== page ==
Food can be both our most powerful medicine and the sole reason for our sickness.

Are you already eating a healthy diet and still suffering from debilitating symptoms?

You may be dealing with Leaky Gut.

Leaky Gut can make it so that even some of the healthiest foods cause inflammation in your body and a flareup in uncomfortable digestive symptoms.

Doctors are often quite confused by people with leaky gut, as the set of symptoms they present with — ranging from fatigue, joint pain, skin rashes, and digestive issues — don’t really match any specific diseases. On top of that, very often all lab tests come back normal (except for maybe zinc, iron and B12 deficiency).

This means that people suffering from leaky gut are often sent back home with no answers as to why they feel like something is wrong in their body. 

I hope this article will help you understand what might be going on in your body, and what you can do to get rid of these symptoms, and get your life back!



  • Digestive symptoms (diarrhoea, constipation, reflux, etc)
  • Multiple food sensitivities
  • Nutritional deficiencies (iron, zinc and B12)
  • Fatigue
  • Headaches
  • Frequent cold & flu
  • Nasal/sinus congestion
  • Joint pain
  • Skin issues (rashes, acne, hives)
  • Anxiety and depression
  • Brain fog
  • Auto-immune diseases (like Hashimoto’s)



The healthy intestine has the important role of acting as both a barrier and a filter through selectively closing and opening intestinal tight junctions, depending on the need.

The healthy intestine allows for nutrients to be absorbed, and blocks the absorption of toxins and pathogens.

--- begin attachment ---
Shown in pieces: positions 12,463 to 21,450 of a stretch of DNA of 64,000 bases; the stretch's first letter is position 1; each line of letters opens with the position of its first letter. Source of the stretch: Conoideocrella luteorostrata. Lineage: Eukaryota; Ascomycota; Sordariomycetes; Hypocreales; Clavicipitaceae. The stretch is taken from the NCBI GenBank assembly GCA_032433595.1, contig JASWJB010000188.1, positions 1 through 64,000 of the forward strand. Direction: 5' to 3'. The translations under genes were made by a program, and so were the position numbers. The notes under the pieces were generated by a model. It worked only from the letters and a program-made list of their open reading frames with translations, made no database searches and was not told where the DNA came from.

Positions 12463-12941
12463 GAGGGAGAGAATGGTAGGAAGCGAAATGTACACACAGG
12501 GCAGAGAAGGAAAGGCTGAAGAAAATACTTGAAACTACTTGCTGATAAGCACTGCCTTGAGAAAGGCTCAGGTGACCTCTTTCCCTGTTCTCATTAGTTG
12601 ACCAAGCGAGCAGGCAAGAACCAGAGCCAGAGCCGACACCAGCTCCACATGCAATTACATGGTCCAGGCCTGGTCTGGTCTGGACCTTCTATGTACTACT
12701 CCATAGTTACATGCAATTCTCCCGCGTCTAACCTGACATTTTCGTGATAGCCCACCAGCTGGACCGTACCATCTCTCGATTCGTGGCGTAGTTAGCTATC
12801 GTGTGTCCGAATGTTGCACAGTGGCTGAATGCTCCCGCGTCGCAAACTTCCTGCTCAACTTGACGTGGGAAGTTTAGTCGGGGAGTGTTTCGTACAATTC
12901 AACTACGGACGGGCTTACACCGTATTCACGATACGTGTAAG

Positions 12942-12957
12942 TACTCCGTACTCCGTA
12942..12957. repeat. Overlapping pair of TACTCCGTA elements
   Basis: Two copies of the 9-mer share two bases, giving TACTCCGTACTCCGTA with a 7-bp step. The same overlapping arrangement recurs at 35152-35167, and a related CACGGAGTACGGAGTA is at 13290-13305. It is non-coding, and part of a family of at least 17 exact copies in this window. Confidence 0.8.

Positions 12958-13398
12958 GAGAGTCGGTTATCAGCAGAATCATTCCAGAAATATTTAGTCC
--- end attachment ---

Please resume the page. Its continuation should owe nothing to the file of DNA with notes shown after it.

Think of the lining of your digestive tract as a net with extremely small holes in it that only allow specific substances to pass through. Your gut lining works as a barrier keeping out bigger particles that can damage your system.

When someone has leaky gut (often referred to as increased intestinal permeability), the ‘net’ (aka – tight junctions) in your digestive tract gets damaged, which causes even bigger holes to develop in your net. Now things that normally could not pass through are able to make their way through.

Some of the things that can now pass through include proteins like gluten, bad bacteria and undigested food particles.

When these food particles and other proteins enter the bloodstream through a leaky gut instead of being properly broken down and absorbed, they are now ‘foreign invaders’ and must be destroyed.

It’s like opening the front door of your house and allowing burglars to enter. The body’s defence system fights back (just like it does when you catch a virus) and it’s during this fight that uncomfortable symptoms are experienced.

This causes a vicious cycle, creating inflammation in the body, which creates more damage to the gut lining.

Most of the symptoms of leaky gut are caused by the multiple food sensitivities that develop as a result, and the inflammation this causes in the body.



This means that the best course of action to start feeling dramatically better is to identify and remove all sources of reactive foods and chemicals from your diet, which will not only eliminate symptoms, but also allows your gut to finally heal.

However, identifying the triggers is easier said than done. The reason for this is that the reaction to each specific foods can take up to 72 hours to show up — it’s called a delayed immune response, and is mediated by IgG (rather than IgE, which is responsible for a ‘true’ allergic reaction, which causes very quick and severe reaction to foods like peanuts).

By far the best way to identify your triggers is by doing an elimination diet… we will go into this in more details in a minute.

I am a big proponent of bio-individuality and the fact that no one-diet-fits-all, and leaky gut is the best example of this. The healthiest superfood on the planet can be your worst triggers if you have developed a sensitivity to them.

So never assume that because something is ‘healthy’ it is good for you.

One of the most important things I teach my clients is to learn to listen to their own body!